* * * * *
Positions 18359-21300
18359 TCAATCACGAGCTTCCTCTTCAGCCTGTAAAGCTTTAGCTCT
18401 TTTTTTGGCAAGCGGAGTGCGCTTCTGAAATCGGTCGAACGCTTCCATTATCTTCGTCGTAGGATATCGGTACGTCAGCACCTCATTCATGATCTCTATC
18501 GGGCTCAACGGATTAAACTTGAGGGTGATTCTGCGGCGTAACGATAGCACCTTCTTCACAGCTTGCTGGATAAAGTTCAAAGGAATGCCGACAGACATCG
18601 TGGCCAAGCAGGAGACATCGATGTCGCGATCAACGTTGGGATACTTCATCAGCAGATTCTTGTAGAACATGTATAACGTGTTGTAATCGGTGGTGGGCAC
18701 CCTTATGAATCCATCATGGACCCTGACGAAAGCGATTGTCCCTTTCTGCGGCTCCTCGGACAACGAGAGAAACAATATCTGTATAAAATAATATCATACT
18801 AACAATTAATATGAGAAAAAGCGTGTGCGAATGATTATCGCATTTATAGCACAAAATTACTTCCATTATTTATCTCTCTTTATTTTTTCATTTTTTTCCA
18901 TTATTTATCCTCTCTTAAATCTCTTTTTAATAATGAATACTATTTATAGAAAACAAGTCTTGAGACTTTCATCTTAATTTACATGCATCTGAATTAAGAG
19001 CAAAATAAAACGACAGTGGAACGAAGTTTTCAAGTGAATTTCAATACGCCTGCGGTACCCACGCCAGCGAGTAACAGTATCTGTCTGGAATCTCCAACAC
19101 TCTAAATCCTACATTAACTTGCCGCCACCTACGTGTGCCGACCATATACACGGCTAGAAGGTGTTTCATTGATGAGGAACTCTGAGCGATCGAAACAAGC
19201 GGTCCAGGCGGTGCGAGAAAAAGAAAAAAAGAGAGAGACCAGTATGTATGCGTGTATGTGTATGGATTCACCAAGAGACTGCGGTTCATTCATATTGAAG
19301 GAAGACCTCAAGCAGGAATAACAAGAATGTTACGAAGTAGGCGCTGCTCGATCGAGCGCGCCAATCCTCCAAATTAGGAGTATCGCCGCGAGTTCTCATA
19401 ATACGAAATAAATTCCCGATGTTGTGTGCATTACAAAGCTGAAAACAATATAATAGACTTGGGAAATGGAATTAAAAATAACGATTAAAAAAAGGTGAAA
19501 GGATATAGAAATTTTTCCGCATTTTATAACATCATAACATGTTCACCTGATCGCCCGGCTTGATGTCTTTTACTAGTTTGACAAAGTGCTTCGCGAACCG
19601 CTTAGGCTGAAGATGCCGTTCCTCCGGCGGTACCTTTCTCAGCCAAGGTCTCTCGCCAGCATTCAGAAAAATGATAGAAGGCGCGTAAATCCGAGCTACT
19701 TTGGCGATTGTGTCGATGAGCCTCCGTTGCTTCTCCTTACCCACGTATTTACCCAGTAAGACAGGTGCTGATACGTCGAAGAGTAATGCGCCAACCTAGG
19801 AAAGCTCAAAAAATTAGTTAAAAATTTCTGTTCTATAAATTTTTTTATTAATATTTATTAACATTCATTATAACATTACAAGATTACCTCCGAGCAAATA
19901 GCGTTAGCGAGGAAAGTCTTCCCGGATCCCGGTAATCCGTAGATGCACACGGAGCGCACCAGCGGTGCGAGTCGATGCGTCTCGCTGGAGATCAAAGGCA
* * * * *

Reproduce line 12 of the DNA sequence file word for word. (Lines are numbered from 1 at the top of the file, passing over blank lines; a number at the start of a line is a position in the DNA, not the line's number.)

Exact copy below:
19301 GAAGACCTCAAGCAGGAATAACAAGAATGTTACGAAGTAGGCGCTGCTCGATCGAGCGCGCCAATCCTCCAAATTAGGAGTATCGCCGCGAGTTCTCATA